We also conclude that counsel played a significant role in unnecessarily prolonging this case. As discussed above, counsel admitted that the allegations in the complaint were false (and thus violated Rule 11 of the Federal Rules of Civil Procedure). Furthermore, until oral argument, counsel continued to assert that he did not timely receive the Order. Therefore, we find that counsel and appellants should be held jointly and severally liable for sanctions. See Cruz v. Savage, 896 F.2d 626, 635 (1st Cir.1990) (assessing sanctions against an attorney for frivolous appeal); see also Bartel Dental Books Co. v. Schultz, 786 F.2d 486, 491 (2d Cir.1986) ( “Attorneys can be held jointly and severally liable with their clients under Rule 38 for bringing frivolous appeals.”). As our opinion indicates, the basis for the district court's action and for the awarding of sanctions is fully revealed in the briefs of the parties. The facts are few and the law is clear. But appellee not only delayed the filing of her motion for sanctions until shortly before oral argument, but favored us with thirty pages of briefing. The irritation produced by lengthy frustration does not justify adding overextended argumentation to our workload. Accordingly, we award double costs and attorneys' fees in the amount of $2000.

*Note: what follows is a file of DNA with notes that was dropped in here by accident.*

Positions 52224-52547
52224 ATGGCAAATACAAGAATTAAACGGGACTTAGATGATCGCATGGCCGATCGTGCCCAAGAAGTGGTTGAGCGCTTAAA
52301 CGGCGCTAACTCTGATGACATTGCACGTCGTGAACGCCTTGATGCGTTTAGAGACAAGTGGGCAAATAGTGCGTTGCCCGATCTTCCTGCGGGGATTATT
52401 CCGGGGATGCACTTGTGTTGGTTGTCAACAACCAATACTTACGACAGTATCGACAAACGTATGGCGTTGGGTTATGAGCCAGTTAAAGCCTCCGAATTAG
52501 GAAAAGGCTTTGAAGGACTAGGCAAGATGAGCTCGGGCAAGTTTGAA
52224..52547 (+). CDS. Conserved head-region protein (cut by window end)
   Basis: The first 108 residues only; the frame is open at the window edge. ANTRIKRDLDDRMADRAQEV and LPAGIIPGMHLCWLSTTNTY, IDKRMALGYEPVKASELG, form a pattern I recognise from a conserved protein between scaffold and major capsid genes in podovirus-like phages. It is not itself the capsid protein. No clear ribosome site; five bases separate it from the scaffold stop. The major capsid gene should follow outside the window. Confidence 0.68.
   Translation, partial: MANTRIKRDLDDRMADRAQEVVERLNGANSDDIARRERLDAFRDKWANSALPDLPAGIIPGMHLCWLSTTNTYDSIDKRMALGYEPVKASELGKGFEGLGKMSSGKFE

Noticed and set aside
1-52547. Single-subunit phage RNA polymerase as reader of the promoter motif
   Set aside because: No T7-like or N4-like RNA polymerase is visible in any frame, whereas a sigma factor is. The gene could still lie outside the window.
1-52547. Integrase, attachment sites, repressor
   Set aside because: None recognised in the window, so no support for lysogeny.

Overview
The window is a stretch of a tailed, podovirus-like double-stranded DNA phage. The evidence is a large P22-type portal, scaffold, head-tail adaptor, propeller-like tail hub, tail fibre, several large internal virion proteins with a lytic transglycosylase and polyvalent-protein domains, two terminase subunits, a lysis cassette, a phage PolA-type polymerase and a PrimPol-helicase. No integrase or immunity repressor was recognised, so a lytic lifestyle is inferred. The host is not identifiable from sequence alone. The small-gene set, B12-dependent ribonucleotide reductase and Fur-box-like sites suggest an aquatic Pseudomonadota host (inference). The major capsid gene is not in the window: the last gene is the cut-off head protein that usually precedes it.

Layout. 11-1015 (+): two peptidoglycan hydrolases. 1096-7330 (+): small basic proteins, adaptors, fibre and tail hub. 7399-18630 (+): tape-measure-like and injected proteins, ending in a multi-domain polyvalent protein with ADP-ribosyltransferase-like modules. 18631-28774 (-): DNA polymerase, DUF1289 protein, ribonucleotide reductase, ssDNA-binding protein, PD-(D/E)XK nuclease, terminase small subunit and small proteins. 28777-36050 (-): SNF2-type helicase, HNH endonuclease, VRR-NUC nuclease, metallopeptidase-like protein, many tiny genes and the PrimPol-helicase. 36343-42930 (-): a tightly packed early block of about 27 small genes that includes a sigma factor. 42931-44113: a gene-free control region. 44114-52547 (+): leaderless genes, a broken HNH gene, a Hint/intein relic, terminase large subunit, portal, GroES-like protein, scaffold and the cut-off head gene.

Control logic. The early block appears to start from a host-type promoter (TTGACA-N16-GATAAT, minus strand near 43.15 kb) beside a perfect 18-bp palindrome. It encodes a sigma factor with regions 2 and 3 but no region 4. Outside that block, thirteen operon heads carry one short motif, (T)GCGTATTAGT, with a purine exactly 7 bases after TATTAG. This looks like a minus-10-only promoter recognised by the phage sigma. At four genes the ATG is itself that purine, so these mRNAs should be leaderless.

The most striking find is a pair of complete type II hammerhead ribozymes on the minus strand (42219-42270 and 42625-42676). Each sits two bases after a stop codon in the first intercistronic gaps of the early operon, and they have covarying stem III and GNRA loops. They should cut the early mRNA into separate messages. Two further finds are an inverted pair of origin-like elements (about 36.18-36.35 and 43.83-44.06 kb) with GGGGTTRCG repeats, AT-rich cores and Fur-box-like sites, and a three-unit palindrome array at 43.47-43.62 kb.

The district court judgment is affirmed.
1. We do not factor into our analysis appellee's catalogue of appellants' other alleged transgressions. The district court relied only on the circumstances surrounding the August 30 order, which, as discussed above, provided sufficient authority to dismiss the case.
2. Velazquez-Rivera v. Sea-Land Service, Inc., 920 F.2d 1072 (1st Cir.1990), the only case cited by appellants in support of this argument, is not on point. Rather, that case stands only for the unremarkable proposition that dismissal is an improper sanction for inadvertent, as opposed to willful, failures.
COFFIN, Senior Circuit Judge.